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Okay... call me stupid.... what's the deal with Alleva Coppolo?

Discussion in 'Basses [BG]' started by pablomigraine, May 17, 2011.

  1. pablomigraine

    pablomigraine Commercial User

    Feb 9, 2005
    New York
    VP & Managing Director - Willcox Basses
    This has been bothering me for a long time.... I have played some nice basses, and I've played some REALLY nice basses.... I've owned 90's Warwicks, Zons, USA Spectors, USA Laklands, MTD 535's, Smith basses, USA Fenders etc etc.... and I've spent time with Sadowskys, Foderas, Vigier, Kubicki, Alembic, Modulus and many many others.......

    Sooooo...... what the deal with $6,000.00 passive, bolt-on, J-bass copies lacking exhibition tops or crazy electronics??

    I just KNOW I'm gonna get flamed over this but I see guys going absolutely BANANAS over these things.... I like to think I have a pretty wide basis for comparison, and I like to think that I've seen a reasonable cross-section of what's available in terms extremely high quality basses.... to the point where everything in terms of the construction of a stringed instrument is PERFECT and everything else (such as woods) is personal preference.... so imagining that everything on these basses is perfectly constructed and the quality of the materials / parts is top-shelf.... what makes these worth DOUBLE the other "perfect" fender clones available from a half dozen makers?

    I'm not bashing.... I really wanna know!
  2. I don't know but one trip to their site gave me some GAS!
  3. Dr. Cheese

    Dr. Cheese Gold Supporting Member

    Mar 3, 2004
    Metro St. Louis
    Like Fodera, they are a great deal if you have the money!:D
  4. WMV2


    Feb 19, 2007
    It's what the player wants. A bass is only worth as much as the buyer is willing to pay.

    For some people, the hefty price tag is worth it.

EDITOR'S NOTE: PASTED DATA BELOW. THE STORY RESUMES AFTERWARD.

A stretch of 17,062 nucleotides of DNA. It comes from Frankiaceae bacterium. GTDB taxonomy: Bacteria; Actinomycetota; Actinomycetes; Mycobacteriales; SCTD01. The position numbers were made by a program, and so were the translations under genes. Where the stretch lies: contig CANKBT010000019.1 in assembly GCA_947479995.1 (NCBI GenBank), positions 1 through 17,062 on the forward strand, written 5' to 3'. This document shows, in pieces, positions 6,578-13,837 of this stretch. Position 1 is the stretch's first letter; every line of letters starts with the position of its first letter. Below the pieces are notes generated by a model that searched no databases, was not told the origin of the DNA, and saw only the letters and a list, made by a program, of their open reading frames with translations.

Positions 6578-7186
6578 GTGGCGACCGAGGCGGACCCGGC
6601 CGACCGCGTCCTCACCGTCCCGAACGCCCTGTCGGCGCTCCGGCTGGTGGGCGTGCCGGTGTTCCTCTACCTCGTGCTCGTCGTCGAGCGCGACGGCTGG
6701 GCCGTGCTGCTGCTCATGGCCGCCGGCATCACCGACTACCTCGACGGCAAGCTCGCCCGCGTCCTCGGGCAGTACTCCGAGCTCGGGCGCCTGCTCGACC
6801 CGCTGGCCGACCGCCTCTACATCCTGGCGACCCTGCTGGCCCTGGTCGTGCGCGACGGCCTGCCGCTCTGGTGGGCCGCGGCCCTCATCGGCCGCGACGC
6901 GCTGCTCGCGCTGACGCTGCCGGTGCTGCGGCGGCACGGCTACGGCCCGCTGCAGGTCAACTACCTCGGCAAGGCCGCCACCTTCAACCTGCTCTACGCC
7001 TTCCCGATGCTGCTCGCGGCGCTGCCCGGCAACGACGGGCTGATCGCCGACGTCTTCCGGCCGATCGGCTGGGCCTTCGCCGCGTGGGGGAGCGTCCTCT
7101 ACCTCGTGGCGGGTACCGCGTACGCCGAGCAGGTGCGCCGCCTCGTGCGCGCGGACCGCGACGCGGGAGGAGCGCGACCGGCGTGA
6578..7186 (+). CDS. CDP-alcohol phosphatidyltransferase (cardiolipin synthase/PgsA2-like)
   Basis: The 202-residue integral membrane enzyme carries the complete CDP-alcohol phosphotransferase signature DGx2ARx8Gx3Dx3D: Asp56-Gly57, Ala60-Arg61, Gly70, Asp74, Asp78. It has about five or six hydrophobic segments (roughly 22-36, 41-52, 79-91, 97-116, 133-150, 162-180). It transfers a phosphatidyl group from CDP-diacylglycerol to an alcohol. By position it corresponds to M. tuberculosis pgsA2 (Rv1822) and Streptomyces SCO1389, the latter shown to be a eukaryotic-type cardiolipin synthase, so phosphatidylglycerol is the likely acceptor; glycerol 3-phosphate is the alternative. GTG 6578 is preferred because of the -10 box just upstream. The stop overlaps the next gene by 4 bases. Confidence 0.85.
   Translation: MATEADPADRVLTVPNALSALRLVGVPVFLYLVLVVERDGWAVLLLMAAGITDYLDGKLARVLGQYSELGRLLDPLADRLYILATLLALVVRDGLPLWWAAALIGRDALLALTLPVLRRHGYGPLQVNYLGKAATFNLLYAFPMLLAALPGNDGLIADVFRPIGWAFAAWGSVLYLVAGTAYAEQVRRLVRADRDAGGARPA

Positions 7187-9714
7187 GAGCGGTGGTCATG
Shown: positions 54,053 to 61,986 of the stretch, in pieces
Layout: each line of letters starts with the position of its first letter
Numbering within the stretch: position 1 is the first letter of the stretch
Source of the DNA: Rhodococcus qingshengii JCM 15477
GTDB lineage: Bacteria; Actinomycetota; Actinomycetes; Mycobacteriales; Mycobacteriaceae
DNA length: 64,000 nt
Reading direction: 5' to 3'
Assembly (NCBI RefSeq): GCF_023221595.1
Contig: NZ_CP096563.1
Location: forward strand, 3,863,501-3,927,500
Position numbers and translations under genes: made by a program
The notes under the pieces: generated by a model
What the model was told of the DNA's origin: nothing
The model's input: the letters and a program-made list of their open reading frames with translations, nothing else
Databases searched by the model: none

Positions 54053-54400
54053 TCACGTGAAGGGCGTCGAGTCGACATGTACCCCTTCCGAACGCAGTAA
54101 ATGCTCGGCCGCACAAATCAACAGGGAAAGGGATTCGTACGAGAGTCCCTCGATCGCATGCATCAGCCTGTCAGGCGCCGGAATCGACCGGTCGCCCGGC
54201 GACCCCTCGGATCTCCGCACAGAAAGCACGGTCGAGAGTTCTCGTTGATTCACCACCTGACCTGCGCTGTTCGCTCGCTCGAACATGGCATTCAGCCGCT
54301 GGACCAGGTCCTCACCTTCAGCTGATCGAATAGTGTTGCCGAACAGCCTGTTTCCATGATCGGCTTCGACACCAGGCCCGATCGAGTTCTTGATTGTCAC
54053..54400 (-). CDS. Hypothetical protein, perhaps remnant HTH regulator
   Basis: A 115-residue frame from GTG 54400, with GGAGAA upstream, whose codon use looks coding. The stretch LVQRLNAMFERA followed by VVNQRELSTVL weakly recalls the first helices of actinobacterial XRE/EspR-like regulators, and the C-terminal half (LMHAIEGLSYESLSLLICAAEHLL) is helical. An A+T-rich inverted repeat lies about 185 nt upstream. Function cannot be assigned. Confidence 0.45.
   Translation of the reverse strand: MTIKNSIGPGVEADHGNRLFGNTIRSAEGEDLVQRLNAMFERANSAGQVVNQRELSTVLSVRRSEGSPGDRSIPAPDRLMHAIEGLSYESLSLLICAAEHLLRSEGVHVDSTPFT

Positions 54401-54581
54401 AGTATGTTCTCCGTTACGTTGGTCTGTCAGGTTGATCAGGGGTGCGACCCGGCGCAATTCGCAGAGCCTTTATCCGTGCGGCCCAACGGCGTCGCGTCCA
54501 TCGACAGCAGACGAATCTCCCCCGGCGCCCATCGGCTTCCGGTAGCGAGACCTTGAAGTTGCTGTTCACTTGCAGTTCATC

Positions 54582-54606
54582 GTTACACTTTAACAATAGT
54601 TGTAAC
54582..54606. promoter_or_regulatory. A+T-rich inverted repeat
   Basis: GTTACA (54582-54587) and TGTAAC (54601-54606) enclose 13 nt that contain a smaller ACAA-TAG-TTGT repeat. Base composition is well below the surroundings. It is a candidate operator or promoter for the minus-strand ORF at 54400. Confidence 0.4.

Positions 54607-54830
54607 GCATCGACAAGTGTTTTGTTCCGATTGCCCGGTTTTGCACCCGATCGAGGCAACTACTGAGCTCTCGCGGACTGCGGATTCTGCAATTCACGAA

5. Labi


    Jun 14, 2006
    Thank God you asked. This was bugging me as well but never had the courage to ask.
  6. Aspidites


    Oct 20, 2009
    Berkeley CA
    You're stupid.;)
  7. pablomigraine

    pablomigraine Commercial User

    Feb 9, 2005
    New York
    VP & Managing Director - Willcox Basses
    Agreed.... but what exactly makes it that much better than the half dozen other makers that offer very much the same thing for many many thousands of dollars less?

    RIGHT!?!? I've seen grown men double over and PUKE with semi-religious seizure at the mere sight of one of these.... one fears being stoned to death for raising a question amidst the slavish grovelling I've witnessed here and elsewhere....

  8. MonkeyBass


    Mar 22, 2009
    Denver, CO
    I hear ya. Go buy a Mexican P-Bass.

    OK not quite the same but... yeah, I don't see why you'd spend that kind of dough on a passive, no-frills, bolt on.
  9. KingCrimson


    Oct 6, 2008
    I agree, get a sadowsky and get something without a Buttass ugly padle headstock.

    I almost feel that some guy saw the amount of shmos willing to spend a fortune on a solidbody instrument and thought "hey i bet if i charge 6 grand people will think it ACTUALLY makes a difference"

    4 grand covers the price for a good aged piece of alder, great pickups and handmade quality with an expensive finish. At a certain point the air gets quite thin with these boutique instruments.
  10. Spike-


    Aug 28, 2010
    Are people really still under the misconception that bolt-on = bad?
  11. MonkeyBass


    Mar 22, 2009
    Denver, CO

    No I think you missed the point. I love bolt-on basses. But they're easier to manufacture than a set neck.
  12. Fuzzbass

    Fuzzbass P5 with overdrive Gold Supporting Member


    With a boutique, you typically get customized features, better build quality, and superior materials than a production instrument. Some players feel these are worth a significant upcharge, but for other players a stock Fender is perfect. Who's right? Both.
  13. chris lykins

    chris lykins Supporting Member

    Dec 4, 2004
    phoenix az
    So I guess Ill answer since Ive never posted in the site and I own one. Ive played and own alot of great basses also and traded away one to buy a used AC LG5. Mine, like all the newer ones has a two band pre with passive tone control.

    Its made well and feels solid. It plays well but mainly it sounds really good! It occupies alot of sonic space and has a real richness to its midrange that I love. Its neck is kinda interesting as its wide but no too thick so its definitely a different carve than some of the other fender takeoffs. I like it.

    Would I pay pay big bucks for any of the upgrades like blocks/fancy fretboards/etc...no. Would I say buy a no frills version on the used market for three grand..yes (if you have the cash).

    Is it my main player..no. For that magical compromise combo of tone and playability I grab my Sadowsky PJ or my Nordy when Im going to a gig, I just like their neck profile a bit better.